In my last post about reproduction, I tried to explain why we may reproduce, even in a crowded world, in terms of the right of self preservation.  Having a child (and I don't mean 10 children) is a means of survival. Not literally, of course.  We don't lengthen our own lifespans by having children.  But children feel to their parents a bit like second selves, so mortality is easier to face, knowing they'll be around when you're not.  This has a lot to do with the genetic connection between parent and child.  A child feels like a second self because a child comes from my genes and (for the mother, especially) from my body.

It occurs to me that this picture of parenthood raises some uncomfortable questions.  If the "meaning" of biological parenthood involves survival and genes in this way, then what about adoptive parenthood?  Here are some things one could say about it:

(1)  Adoptive parenthood is experienced in the same way as biological parenthood, so has all the same meanings, but without the biological basis.  Analogy:  for Thanksgiving dinner, we don't have a turkey, but we make something to which we voluntarily give the same significance.  We don't eliminate the turkey-role, we just fill it with something different.  Along the same lines, it could be the case that adoptive parents don't eliminate the biological child role, but rather fill it with an unrelated child.  If this is right, biological parenthood is primary in some sense, and adoptive parenthood imitates it.

(2)  Alternatively, you might see parenthood as an umbrella term, with biological and adoptive parenthood simply two forms--not related as primary to secondary, or original to imitation.  Marriage might be like that, with love-marriage and arranged-marriage two forms, one no more primary than the other.  The "in law" relation is clearly like that.  I have the in-law relationship both to my brother's wife and to my husband's sister--two different relationships falling under the same heading, one no more primary than the other.   On this view there are differences between adoptive and biological parenthood, but one isn't "the Platonic form" of parenthood.  For example, adoptive parents may have a "meant to be" feeling about connecting with their child (or so it appears, from the adoption narratives I've read), while biological parents focus on biological connections (my husband was delighted to see his crooked little finger on our children's hands when they were born).  It's all parenthood, just in two different forms.  Survival "meanings" might be more a part of biological parenthood, but other equally profound meanings are part of adoptive parenthood.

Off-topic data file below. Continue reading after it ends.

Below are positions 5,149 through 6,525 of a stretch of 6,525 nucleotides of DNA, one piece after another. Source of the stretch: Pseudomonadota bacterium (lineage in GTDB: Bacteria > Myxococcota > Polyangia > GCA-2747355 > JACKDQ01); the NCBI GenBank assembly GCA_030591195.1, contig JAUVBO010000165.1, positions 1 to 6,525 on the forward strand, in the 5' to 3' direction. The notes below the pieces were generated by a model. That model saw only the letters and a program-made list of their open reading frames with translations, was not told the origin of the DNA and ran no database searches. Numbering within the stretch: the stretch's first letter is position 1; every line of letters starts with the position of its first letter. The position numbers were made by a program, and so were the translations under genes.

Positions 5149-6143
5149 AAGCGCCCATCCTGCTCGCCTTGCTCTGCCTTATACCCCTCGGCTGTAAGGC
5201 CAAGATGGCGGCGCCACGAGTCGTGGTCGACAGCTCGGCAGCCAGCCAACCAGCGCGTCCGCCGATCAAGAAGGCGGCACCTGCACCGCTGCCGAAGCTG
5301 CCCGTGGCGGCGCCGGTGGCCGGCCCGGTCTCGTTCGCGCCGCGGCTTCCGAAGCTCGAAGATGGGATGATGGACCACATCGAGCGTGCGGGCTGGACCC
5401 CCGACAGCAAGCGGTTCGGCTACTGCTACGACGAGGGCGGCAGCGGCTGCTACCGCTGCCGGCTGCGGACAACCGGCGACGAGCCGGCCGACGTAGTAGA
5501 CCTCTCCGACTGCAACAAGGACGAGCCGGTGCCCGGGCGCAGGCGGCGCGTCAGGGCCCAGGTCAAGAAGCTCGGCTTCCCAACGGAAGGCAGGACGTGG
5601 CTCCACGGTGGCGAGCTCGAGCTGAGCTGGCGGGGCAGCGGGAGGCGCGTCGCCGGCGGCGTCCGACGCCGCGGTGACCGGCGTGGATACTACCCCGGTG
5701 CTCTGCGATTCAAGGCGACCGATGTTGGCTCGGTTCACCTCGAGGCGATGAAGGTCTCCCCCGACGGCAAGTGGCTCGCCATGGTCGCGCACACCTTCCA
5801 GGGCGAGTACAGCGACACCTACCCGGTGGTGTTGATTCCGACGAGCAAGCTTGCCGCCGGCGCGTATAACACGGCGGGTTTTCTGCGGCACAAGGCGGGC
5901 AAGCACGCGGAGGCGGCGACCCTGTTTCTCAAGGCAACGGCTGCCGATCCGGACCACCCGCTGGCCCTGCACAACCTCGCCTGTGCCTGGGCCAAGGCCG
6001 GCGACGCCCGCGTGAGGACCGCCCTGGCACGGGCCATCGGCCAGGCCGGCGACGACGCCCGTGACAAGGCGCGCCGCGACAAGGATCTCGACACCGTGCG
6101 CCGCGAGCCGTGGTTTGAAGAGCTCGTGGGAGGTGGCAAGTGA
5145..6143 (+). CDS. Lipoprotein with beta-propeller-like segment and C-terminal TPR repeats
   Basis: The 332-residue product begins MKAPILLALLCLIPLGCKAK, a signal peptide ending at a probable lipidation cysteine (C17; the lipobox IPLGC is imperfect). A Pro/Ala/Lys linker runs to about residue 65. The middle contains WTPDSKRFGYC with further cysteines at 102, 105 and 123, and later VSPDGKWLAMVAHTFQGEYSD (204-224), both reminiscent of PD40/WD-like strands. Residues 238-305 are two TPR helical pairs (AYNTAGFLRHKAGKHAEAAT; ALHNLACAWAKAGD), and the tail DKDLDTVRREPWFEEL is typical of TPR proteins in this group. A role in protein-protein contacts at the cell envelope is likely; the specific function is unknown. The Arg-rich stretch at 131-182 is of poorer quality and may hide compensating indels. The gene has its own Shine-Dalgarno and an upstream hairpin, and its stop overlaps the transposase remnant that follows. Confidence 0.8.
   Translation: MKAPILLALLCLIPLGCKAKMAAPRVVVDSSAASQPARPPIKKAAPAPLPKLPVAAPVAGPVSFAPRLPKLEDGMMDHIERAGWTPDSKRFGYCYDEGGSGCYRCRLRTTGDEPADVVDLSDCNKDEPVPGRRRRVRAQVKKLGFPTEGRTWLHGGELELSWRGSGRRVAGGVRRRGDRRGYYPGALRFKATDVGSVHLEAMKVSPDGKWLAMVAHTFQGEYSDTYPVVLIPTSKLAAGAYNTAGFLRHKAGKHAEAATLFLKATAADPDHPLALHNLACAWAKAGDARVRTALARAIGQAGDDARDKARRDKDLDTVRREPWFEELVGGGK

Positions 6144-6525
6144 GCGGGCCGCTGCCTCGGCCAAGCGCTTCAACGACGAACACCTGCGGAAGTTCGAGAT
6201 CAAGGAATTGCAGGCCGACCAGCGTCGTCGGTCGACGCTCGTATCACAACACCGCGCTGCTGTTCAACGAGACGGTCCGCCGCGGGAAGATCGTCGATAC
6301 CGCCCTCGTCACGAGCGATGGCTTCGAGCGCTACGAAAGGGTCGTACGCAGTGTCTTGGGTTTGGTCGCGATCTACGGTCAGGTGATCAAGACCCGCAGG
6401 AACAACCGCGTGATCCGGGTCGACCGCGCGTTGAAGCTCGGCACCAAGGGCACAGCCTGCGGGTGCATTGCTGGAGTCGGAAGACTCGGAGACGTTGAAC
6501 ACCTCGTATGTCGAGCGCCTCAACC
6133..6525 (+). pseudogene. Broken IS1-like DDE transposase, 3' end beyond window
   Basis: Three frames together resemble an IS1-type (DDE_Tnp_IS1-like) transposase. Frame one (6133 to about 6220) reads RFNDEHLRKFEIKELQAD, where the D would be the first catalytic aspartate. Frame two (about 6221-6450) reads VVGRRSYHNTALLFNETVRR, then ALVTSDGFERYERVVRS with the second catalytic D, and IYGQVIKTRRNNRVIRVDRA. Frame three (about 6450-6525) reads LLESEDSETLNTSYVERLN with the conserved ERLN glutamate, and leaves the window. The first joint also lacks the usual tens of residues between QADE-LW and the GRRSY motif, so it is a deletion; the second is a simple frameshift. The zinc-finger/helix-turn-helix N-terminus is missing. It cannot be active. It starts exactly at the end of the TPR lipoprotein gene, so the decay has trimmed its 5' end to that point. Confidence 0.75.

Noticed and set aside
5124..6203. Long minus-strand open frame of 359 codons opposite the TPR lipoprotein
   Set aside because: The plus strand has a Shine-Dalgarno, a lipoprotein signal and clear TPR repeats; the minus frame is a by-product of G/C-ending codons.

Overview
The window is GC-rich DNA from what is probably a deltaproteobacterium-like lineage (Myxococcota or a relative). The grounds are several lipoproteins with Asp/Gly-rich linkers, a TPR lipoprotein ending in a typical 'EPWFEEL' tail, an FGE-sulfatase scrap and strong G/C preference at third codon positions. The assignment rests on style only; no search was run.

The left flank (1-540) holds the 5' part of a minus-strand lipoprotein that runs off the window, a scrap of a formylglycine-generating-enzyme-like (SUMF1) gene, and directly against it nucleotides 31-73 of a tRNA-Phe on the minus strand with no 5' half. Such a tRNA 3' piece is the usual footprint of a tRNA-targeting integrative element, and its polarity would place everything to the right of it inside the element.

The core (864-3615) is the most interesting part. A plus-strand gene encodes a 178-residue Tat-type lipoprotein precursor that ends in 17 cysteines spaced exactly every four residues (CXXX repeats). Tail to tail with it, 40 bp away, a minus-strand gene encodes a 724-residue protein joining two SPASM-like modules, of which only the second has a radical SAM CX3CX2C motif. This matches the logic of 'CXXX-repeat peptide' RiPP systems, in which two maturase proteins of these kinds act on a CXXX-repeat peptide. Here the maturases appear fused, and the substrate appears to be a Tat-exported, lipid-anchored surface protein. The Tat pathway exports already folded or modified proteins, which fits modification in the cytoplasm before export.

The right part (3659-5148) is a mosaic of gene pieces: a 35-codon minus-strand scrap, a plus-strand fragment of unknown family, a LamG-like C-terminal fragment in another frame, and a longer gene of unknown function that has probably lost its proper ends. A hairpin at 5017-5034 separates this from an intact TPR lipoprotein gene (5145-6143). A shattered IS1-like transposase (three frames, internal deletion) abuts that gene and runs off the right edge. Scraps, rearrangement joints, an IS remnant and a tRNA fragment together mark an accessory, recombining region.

(3)  Another view is that adoptive and biological forms of parenthood are not importantly different.  It would be silly to talk about black and white parenthood as if those were deeply different types of parenthood. Likewise, on this view, it's silly to distinguish types of parenthood based on how parents link up with children.  It just doesn't matter where the kid comes from--parents are custodians of dependent children in either case.   The irrelevance of origin doesn't completely exclude the possibility that children make mortality easier to face.  If people can feel better about their mortality because they've left behind books or paintings or businesses they invested themselves in, why not because they invested themselves in children simply by caring for them?  This view says biological and adoptive parenthood are not "separate but equal"--as in (2); they're trivially different "realizations" of the same relationship.

I've been thinking about adoption with the help of the book Adoption Matters (edited by Sally Haslanger and Charlotte Witt).  Some authors in the anthology (e.g. Janet Farrell Smith) take it as axiomatic that biological parenthood is in no way primary.  So (1) is out of the question.  Some authors also see nothing special about genetic ties.  For example, Jacqueline Stevens calls sperm "largely useless" and proposes we recognize mothers (who give birth) and parents (the person or persons, of whatever gender, to whom a mother grants custody--possibly herself), but not fathers.  Genes, she think, do nothing but establish species characteristics (a million twin studies notwithstanding).  So (2) is out, since it countenances significant differences between experiencing a child as "mine" by genetic connection and "mine" in some other way.

I sense, to be honest, a sort of ideological commitment to (3) in the book--driven by the thought that nothing but (3) could possibly allow adoptive parents to be satisfied as biological parents, and adopted children to be satisfied as adopted children.  We must refuse to countenance differences, or someone's going to wind up with a smaller slice of the pie.   This requires all sorts of mental contortions. Somehow you have to buy into a level of "anti-essentialism" (the word is strange--"innate" and "essential" don't actually mean the same thing) I find bizarre and anti-scientific.  Sperm just ain't "largely useless."  Nor can we make it true that the structure of the family is completely culture-driven just by repeating the phrase "socially constructed" over and over again.  Like animals are innately wired to bond and deal with offspring in pre-specified ways, there is an innate component to the way human parents deal with children, and children respond to parents.